Kelly and I wandered into “An Education” last Saturday night armed only with a Rotten Tomato rating of 95%, and a preview we watched on the iPhone. We walked out of the theatre enraptured by the magic of film. Great script, great costuming, great soundtrack, and the acting was pure joy. For 99 minutes, we were caught up in teen social world of 1960s Twickenham, Middlesex.
On one level, the basic story seems fairly simple: a precocious young lady is seduced by an older man and suffers the pain of heartbreak (while getting an education). This moral story plays out in homes across the globe every day. The film director weaves this simple plot into an aesthetically fulfilling work that captures the imagination and the heart. I’ll leave it to real film critics to explore the elements of film and subtleties of the plot. I want to briefly comment on the education I experienced in relationships (as seen from a Trinitarian perspective). The sets of relations that captured my attention include Jenny and David (the older man), Jenny and Miss Stubbs, and Jenny and her father.
The transforming power of an outsider
As Jenny stands soaking in a surprise rainstorm, David drives up in his shiny sports car to rescue her Cello and eventually her from the rain. In her mind, he really does rescue her from the rain. At one point in the film, she says that her life was all drab and dreary before David. She even suggests that he may be the one person in the world who is truly alive.
As the tale proceeds, we come to discover her initial assessment as mistaken. David appears to be a man who creates dreary and drab lives for others. He certainly brings grief and pain into her life. And yet, he really does bring her in from the rain. In this pairing and Jenny and David, I see a glimpse of the good and bad of human relationships. We live day after day after day in routines and patterns and habits. Then someone new enters our life.
This person might be a romantic interest, but they also might be a new friend, a new boss, a new co-worker, a new child. Their presence in our life breaks the cycles, the patterns, the habits. A new relation may have the power to transform our whole world. Suddenly our story collides with another story, as we talk and spend time with this new person, they may cause us to think new ways, try new things, create new patterns. In David’s case, his intentions were hurtful and manipulative. He violated Jenny and her family on multiple levels, and yet, his presence still changed her and her family, and possibly opened horizons that previously seemed closed.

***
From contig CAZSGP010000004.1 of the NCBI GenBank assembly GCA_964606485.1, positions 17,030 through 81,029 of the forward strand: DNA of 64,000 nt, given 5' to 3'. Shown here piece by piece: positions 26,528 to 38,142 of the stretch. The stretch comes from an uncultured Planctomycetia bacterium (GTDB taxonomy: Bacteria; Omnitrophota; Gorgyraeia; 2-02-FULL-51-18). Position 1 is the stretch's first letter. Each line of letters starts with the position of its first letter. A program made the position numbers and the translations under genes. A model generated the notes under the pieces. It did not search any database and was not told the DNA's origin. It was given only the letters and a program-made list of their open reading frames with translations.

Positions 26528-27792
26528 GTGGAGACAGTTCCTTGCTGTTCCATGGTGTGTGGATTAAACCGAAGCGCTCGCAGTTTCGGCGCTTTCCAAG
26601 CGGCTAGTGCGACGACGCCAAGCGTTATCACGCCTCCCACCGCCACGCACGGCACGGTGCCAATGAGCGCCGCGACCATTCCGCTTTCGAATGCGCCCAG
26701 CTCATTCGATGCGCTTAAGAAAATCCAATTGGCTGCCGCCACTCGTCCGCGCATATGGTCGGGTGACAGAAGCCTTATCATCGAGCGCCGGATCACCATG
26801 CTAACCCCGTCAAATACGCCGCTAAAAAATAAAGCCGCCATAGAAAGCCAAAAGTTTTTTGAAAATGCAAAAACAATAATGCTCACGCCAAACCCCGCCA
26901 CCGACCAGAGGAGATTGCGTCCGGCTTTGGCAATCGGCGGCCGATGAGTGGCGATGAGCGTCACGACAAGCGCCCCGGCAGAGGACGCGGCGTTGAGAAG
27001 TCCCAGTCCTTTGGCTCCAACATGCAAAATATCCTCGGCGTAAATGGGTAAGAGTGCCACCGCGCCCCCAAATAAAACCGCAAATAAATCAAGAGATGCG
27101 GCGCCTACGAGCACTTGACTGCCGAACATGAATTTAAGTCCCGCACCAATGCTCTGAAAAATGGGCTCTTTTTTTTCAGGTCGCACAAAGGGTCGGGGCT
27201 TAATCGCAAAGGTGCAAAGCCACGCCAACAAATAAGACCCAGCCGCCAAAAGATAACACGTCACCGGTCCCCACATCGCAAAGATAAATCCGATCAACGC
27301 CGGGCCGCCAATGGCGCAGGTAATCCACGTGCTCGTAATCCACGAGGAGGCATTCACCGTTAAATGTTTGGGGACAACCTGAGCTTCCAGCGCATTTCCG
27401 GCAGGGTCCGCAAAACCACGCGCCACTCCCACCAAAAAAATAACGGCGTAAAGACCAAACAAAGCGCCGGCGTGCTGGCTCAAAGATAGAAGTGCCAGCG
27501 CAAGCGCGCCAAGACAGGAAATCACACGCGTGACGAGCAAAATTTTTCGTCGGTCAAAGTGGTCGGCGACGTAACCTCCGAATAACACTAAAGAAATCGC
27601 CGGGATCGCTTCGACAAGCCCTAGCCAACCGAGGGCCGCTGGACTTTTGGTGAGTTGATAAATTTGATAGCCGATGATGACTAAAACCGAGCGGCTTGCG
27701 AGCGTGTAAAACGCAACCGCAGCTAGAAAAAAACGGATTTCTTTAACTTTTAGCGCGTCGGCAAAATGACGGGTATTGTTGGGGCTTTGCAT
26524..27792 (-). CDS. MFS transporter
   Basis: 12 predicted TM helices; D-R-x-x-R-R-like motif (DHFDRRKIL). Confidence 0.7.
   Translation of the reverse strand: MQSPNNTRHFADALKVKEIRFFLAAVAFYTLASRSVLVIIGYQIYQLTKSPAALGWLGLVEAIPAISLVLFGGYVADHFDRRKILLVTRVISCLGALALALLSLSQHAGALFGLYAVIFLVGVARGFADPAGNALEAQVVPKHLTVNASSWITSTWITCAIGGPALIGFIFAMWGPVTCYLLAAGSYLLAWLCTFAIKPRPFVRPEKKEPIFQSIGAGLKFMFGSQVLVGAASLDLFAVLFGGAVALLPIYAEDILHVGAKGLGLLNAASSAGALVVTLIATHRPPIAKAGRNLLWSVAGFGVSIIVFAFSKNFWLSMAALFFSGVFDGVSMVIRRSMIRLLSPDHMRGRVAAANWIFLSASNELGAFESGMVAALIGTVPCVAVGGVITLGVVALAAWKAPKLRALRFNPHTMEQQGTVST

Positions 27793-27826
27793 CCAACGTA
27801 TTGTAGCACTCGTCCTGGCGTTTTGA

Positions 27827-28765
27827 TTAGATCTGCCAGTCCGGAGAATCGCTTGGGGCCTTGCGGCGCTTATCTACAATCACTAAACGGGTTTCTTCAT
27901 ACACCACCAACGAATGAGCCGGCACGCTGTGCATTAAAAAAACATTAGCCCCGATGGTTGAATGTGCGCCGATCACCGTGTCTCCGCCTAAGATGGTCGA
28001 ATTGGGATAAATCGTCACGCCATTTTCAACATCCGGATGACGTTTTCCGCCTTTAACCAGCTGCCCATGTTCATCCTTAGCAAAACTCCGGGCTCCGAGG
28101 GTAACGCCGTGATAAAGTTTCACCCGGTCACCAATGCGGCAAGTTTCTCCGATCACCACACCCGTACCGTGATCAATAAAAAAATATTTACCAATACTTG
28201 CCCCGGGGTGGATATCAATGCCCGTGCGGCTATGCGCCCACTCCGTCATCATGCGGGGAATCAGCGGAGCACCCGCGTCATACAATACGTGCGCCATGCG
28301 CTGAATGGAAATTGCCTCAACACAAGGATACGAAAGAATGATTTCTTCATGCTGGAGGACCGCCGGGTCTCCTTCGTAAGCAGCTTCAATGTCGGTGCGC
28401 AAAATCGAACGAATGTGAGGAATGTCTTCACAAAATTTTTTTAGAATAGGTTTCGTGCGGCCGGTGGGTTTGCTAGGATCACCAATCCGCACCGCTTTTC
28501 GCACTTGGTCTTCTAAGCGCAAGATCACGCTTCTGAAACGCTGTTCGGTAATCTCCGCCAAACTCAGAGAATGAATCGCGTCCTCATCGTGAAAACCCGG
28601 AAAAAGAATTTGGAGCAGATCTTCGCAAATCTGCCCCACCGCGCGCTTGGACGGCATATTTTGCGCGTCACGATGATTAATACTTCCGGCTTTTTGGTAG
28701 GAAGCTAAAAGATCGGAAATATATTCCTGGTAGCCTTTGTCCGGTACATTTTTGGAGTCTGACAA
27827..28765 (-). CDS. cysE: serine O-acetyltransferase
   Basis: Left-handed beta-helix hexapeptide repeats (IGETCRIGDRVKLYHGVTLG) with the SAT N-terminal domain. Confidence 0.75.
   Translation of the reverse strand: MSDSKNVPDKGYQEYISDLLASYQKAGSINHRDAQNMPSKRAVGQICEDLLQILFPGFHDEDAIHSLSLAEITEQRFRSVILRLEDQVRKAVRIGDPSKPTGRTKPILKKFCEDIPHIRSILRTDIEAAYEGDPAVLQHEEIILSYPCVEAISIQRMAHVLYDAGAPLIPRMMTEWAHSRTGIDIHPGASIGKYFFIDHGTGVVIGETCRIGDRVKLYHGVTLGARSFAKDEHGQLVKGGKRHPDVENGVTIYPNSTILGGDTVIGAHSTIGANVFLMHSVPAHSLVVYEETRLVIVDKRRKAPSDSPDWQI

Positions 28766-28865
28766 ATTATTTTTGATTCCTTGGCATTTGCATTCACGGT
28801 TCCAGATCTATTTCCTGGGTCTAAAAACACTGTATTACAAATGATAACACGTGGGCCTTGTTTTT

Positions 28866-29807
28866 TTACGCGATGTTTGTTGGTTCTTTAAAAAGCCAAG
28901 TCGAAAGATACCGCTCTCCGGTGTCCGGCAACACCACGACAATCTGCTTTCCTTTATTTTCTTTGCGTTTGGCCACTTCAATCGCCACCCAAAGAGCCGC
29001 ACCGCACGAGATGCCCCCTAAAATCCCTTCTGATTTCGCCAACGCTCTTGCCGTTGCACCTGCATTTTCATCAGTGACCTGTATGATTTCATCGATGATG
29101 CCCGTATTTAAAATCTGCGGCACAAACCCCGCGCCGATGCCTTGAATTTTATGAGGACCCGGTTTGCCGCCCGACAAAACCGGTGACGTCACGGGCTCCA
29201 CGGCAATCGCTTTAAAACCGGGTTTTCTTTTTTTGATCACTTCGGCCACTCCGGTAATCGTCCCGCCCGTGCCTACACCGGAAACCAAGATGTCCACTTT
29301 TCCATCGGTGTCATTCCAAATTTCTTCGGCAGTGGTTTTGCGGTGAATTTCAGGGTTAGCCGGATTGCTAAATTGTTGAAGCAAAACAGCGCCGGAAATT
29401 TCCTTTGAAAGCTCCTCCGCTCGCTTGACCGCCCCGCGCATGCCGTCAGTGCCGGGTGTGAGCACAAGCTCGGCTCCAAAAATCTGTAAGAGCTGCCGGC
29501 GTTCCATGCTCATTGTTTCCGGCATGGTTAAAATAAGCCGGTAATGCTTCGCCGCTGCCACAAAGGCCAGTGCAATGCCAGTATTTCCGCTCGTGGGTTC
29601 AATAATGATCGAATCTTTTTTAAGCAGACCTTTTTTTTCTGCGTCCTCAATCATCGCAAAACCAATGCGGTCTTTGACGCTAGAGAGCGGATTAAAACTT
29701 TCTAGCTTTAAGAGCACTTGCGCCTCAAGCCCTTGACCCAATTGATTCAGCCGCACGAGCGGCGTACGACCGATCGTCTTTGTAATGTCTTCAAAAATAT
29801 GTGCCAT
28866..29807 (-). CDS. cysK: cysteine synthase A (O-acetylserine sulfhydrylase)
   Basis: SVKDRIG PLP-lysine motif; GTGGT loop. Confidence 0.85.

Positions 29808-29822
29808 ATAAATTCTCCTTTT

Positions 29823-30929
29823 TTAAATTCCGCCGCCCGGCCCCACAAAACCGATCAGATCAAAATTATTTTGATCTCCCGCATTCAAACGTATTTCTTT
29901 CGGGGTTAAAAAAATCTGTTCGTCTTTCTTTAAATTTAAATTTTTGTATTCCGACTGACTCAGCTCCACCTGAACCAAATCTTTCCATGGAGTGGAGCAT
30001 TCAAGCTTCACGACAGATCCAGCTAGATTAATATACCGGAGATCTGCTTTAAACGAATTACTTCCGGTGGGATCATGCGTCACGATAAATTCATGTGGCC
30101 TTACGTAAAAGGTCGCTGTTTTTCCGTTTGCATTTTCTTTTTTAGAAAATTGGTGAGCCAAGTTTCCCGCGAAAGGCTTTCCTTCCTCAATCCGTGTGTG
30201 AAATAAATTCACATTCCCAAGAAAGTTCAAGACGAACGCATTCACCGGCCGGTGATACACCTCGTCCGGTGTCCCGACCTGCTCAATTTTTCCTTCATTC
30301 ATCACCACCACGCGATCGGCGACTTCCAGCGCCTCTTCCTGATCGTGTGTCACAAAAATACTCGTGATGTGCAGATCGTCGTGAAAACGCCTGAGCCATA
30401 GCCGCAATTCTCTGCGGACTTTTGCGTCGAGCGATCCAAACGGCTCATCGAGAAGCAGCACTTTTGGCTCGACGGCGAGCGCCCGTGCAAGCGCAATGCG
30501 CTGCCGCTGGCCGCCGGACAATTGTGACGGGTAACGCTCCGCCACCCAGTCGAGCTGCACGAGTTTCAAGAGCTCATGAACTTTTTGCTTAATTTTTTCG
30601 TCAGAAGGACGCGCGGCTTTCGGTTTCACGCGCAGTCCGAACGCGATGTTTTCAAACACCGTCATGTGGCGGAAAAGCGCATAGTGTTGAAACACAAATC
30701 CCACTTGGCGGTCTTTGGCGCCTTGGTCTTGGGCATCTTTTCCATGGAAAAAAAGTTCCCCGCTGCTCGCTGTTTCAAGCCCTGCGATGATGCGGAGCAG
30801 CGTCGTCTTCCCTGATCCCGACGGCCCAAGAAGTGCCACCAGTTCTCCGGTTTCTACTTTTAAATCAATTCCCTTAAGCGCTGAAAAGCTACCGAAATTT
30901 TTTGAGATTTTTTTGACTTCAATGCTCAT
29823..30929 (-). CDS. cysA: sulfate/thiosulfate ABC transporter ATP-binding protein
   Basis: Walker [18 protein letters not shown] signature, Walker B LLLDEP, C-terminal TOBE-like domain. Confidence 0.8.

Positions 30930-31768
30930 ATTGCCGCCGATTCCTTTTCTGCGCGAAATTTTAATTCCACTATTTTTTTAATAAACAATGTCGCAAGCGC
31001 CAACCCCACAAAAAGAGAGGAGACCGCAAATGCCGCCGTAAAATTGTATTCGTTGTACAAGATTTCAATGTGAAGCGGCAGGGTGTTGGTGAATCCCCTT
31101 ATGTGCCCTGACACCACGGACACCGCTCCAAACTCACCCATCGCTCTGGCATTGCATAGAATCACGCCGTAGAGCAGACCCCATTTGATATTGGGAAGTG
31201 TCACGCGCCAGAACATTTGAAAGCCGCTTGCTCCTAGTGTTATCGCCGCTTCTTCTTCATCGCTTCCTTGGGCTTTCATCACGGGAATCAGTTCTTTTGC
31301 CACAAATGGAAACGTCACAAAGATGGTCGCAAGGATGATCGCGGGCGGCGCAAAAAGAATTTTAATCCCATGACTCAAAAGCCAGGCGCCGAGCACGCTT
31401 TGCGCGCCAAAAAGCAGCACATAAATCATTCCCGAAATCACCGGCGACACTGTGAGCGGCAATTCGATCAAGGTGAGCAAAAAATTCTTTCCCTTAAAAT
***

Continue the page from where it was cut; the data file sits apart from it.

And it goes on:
Now this may sound off, and I am willing to be challenge, but I would suggest that even people who wrong us and may cause us pain could still ultimately initiate changes that are for the better. Their action and intentions may not be for our ultimate good, but they still could open new horizons in our lives that ultimately enrich us.
I am introducing an “argument through the back door” so to speak. Alvin Plantinga responded to the problem of evil in our world by suggesting that it is possible for a good and all-powerful Creator to create a world where evil exists. While I am probably botching his argument, I understand part of it like this. The presence of evil does not necessarily mean that the world is ultimately. We cannot see the final score. But it is possible that a good and all power God could create a world that allows evil if it allowed the world to become even better (if moral goodness requires free moral creatures).